Please don't take this too seriously, but for purposes of discussion we can consider two kinds of poets, public and private. Let's use as examples Auden and Hopkins. The distinction (not a valid one, I know, but good enough for us right now) doesn't lie in the subject matter. That is, a public poet doesn't necessarily write on public themes and the private poet on private or personal ones. The distinction lies in the relation of the poet to the language. With the public poet the intellectual and emotional contents of the words are the same for the reader as for the writer. With the private poet, and most good poets of the last century or so [Hugo is writing in 1979] have been private poets, the words, at least certain key words, mean something to the poet they don't mean to the reader. A sensitive reader perceives this relation of poet to word and in a way that relation – the strange way the poet emotionally possesses his vocabulary – is one of the mysteries and preservative forces of the art.
Hugo's caveat indicates that it would be foolish, however tempting, to apply this dichotomy systematically in criticising contemporary poets. But I am inclined to say that the poets I have spent most time thinking about in the last few years have been public poets; and that on the whole I have been a public poet rather than a private one. In fact this dichotomy, crude as it is, helps illuminate for me the stage of development my work is going through. For the last six months or so I have been working on some poems in a new vein, on a subject which is peculiarly personal to me (Hugo's 'triggering subject' – almost literally a 'triggering town' in this instance). It isn't, as Hugo says, the subject matter which matters, but my relation to it. 'Your obsessions lead you to your vocabulary', and since the vocabulary is being used obsessively and, strictly speaking, incorrectly, the language becomes private.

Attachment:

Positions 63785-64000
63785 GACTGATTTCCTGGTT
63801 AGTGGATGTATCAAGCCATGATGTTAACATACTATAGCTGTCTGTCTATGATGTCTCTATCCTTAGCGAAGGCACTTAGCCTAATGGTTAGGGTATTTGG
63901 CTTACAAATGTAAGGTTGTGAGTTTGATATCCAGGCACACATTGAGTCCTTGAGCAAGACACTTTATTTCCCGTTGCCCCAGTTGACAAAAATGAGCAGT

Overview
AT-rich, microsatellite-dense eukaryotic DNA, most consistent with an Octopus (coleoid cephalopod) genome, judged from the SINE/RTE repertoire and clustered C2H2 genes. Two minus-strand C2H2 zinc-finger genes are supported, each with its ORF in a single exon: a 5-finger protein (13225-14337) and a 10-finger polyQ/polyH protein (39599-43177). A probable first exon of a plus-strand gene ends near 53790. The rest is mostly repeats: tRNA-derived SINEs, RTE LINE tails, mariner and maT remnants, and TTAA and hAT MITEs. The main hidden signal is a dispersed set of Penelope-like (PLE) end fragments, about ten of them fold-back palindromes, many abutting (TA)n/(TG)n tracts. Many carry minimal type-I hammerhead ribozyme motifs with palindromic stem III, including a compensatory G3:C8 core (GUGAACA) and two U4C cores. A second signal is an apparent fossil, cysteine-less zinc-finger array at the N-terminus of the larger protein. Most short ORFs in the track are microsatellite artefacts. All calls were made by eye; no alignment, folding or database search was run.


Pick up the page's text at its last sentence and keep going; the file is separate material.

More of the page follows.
So now I see that in a sense I have been trying to move from being a public poet to a private one. Of course, the dichotomy being a crude and provisional one, I shouldn't hang too much on it. But it is useful to find a way of thinking and speaking about this difficult hurdle in my writing development. It isn't just a new project or subject; it's also a fairly fundamental shift, or extension, in my way of writing. Because the language shifts from lucidity to magicality (it is no longer being used easily, but impossibly), the technique that uses it needs overhauling; it isn't adequate to the new task.
Seeing this, I'm faced with a choice – do I persevere with the development, or do I pull back from it and find a new direction which consolidates my writing's existing strengths? Feeling greedy, I',m inclined to do both, quietly continuing to write poems in the old manner while simultaneously pursuing the new one in the writing of the main project. But is it possible to serve two masters?